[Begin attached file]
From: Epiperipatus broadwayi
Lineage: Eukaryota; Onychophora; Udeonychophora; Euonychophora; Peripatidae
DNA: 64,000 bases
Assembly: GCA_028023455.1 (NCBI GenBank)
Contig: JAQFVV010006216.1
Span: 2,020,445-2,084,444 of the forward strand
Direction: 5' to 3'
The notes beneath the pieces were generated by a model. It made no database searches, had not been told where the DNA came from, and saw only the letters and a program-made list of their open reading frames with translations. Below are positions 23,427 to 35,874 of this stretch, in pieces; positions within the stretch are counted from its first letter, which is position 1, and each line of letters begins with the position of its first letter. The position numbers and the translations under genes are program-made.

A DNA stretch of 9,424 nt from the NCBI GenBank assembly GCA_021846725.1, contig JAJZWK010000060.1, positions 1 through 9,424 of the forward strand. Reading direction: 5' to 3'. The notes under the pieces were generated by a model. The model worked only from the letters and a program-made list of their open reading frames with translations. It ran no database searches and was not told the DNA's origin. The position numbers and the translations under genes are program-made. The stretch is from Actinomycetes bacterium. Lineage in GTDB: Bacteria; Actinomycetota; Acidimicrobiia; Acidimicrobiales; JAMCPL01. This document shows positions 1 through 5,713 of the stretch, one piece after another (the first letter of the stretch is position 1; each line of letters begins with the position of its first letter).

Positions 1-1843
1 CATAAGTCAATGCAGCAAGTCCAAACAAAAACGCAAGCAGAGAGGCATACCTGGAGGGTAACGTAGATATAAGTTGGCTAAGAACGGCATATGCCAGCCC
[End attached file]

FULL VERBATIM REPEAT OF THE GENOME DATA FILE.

From: Epiperipatus broadwayi
Lineage: Eukaryota; Onychophora; Udeonychophora; Euonychophora; Peripatidae
DNA: 64,000 bases
Assembly: GCA_028023455.1 (NCBI GenBank)
Contig: JAQFVV010006216.1
Span: 2,020,445-2,084,444 of the forward strand
Direction: 5' to 3'
The notes beneath the pieces were generated by a model. It made no database searches, had not been told where the DNA came from, and saw only the letters and a program-made list of their open reading frames with translations. Below are positions 23,427 to 35,874 of this stretch, in pieces; positions within the stretch are counted from its first letter, which is position 1, and each line of letters begins with the position of its first letter. The position numbers and the translations under genes are program-made.

A DNA stretch of 9,424 nt from the NCBI GenBank assembly GCA_021846725.1, contig JAJZWK010000060.1, positions 1 through 9,424 of the forward strand. Reading direction: 5' to 3'. The notes under the pieces were generated by a model. The model worked only from the letters and a program-made list of their open reading frames with translations. It ran no database searches and was not told the DNA's origin. The position numbers and the translations under genes are program-made. The stretch is from Actinomycetes bacterium. Lineage in GTDB: Bacteria; Actinomycetota; Acidimicrobiia; Acidimicrobiales; JAMCPL01. This document shows positions 1 through 5,713 of the stretch, one piece after another (the first letter of the stretch is position 1; each line of letters begins with the position of its first letter).

Positions 1-1843
1 CATAAGTCAATGCAGCAAGTCCAAACAAAAACGCAAGCAGAGAGGCATACCTGGAGGGTAACGTAGATATAAGTTGGCTAAGAACGGCATATGCCAGCCC